The economic migrants that bigneil rightly objects to have paid people smugglers to deliver them to the UK. A genuine refugee would claim asylum in the first safe country they reached, not travel through several with the intent of reaching the UK. Or perhaps you think they are paddling their rubber dinghies the length of the Mediterranean, across the Bay of Biscay and up the English Channel?

      • Anonymous
        Posted August 30, 2019 at 6:15 pm | Permalink

        But though they’ve done it no-one’s ever put that in an election manifesto, Andy.

        “Put British people behind in the queue. Open up British citizenship to anyone who rocks up.”

        Mass immigration* – one way or another – has led this nation to destruction, we are fatally and irreconcilably divided on it via Brexit.

        The silly fools forgot to disenfranchise the British public before they “rubbed their nose in it.” (Paraphrasing Andrew Neather – Labour Party speech writer.)

        *We did not have a problem with controlled immigration.

      • Fred H
        Posted August 30, 2019 at 7:15 pm | Permalink

        and this white, grumpy old man gets really grumpy when faced with the daily diatribe of – you know, you write it, a crock of ?

  34. bigneil
    Posted August 30, 2019 at 9:27 am | Permalink

    Off topic

    Plastic waste – Save all the plastic and use it to make wheelie bins. With 2-3 million homes being built for the flood of immigrants here, and all homes needing at least 3 bins each, that is a LOT of bins. Better get busy making them. The flood has been signed up to by TM.

  35. Julie Williams
    Posted August 30, 2019 at 9:47 am | Permalink

    Off Topic:
    Are you aware that you, Jacob Rees-Mogg, Sajid Javid, Gove and Mark Francois are amongst some of the earliest people petitioning to stop the prototyping of Parliament?
    MPs are listed by name in the stats.

    They just never stop playing with democracy do they?
    All these smart, young things: you’ll have to live with the mockery you are creating: better start reading Animal Farm, 1984 , Cancer Ward and the Gulag Archipeligo before it’s too late!

    Reply What is prototyping?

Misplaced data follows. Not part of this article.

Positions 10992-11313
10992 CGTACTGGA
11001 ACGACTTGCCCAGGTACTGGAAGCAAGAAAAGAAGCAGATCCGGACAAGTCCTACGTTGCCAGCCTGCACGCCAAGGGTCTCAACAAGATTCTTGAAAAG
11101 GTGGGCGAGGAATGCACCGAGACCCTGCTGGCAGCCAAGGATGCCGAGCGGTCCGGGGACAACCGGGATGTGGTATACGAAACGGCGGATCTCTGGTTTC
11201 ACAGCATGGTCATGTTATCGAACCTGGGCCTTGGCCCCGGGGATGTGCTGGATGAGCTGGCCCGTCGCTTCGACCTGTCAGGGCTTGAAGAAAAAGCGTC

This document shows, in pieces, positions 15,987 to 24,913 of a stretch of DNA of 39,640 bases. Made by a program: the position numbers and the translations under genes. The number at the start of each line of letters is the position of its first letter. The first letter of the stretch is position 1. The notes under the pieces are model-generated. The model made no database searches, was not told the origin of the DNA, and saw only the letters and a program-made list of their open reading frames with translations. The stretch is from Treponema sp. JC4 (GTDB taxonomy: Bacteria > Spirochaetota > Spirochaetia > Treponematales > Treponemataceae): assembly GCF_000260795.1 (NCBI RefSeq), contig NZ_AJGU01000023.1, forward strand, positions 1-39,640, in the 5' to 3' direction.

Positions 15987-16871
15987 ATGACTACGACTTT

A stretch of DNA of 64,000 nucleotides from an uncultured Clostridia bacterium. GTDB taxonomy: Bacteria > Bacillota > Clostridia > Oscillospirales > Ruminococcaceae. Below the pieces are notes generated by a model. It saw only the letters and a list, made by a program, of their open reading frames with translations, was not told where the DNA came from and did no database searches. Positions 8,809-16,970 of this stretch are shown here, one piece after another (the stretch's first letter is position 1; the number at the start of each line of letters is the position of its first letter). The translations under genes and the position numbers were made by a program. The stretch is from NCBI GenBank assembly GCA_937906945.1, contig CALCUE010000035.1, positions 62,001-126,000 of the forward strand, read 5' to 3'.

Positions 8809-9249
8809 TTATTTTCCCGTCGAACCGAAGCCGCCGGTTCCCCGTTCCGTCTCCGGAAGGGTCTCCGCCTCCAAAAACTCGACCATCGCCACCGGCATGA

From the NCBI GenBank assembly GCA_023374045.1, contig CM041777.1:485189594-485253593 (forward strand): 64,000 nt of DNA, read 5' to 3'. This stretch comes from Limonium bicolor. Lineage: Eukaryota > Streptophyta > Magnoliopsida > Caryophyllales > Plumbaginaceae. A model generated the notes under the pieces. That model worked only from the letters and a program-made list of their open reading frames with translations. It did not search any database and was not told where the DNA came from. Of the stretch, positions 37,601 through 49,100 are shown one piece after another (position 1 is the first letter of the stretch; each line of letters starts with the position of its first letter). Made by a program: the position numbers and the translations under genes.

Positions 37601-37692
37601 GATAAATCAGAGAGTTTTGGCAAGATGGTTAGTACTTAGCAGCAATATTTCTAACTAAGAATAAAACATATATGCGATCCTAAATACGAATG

• julie williams
      Posted August 30, 2019 at 12:41 pm | Permalink

      Many apologies, my spellchecker changes things behind my back and doesn’t like the word “prorogue”.
      Turns Corbyn into Cornyn for some (presumably American) reason.
      Did you sign the petition, then?

      • Anonymous
        Posted August 30, 2019 at 6:06 pm | Permalink

        I know your problem only too well. I keep typing ‘Andy’ but the spell checker comes back “Tw**”.

        • Fred H
          Posted August 30, 2019 at 6:58 pm | Permalink


        • Oggy
          Posted August 30, 2019 at 10:23 pm | Permalink


        • Fedupsoutherner
          Posted August 30, 2019 at 11:09 pm | Permalink

          Anon, that has to be the best joke of the week. We’ve a lot to thank Andy for.

    • Know-Dice
      Posted August 30, 2019 at 1:28 pm | Permalink

      I guess you meant “Prorogation of Parliament”?

      As far as the Stats go, they are by constituency along with the name of the sitting MP, nothing more than that…

    • Fred H
      Posted August 30, 2019 at 2:17 pm | Permalink

      – A test or example version of a concept.

      was it proroguing?

  36. The PrangWizard
    Posted August 30, 2019 at 9:52 am | Permalink

    I dare say you’ll get some OT’s, so here’s mine.

    I have cause for concern about the PM’s stance on Brexit. It is as if nothing has changed from the Dire Days of May. Then she was always rushing off to the EU in response to their demands that the UK had to concede. Boris of course said he would have none of that and the EU would need to offer concessions first.

    Not any more it seems; they are still demanding we put forward proposals as they will not. So Boris now rushes to send people over twice a week.

    Nothing has changed, he has lost the initiative and he is dancing to their tune.

    I smell a rat, indeed a barrel of rats! Betrayal is once more in the air.

    • Denis Cooper
      Posted August 30, 2019 at 1:44 pm | Permalink

      And Oliver Letwin is still demanding another Article 50 extension without actually saying what purpose that would serve, given that if it was like the current extension then under EU law it could not be used to negotiate a new “deal”:

      So does he suppose that with enough time and pressure MPs would cave in and vote through Theresa May’s “deal”, which is the aim of the current extension?

      Plus he also claims that in any case there would need to be a further extension beyond October 31 to provide enough time for Parliament to pass the legislation to approve the “deal”, while simultaneously some of his friends and allies are talking about rushing through legislation to block a no deal withdrawal with Parliament sitting through the night and over the weekends …

      The good news is that the archtraitor John Major has just provided us with fresh ammunition by attaching himself to Gina Miller’s case; the question is whether anybody will be bothered to fire it off at him but make sure that she also suffers collateral damage.

  37. Christine
    Posted August 30, 2019 at 10:01 am | Permalink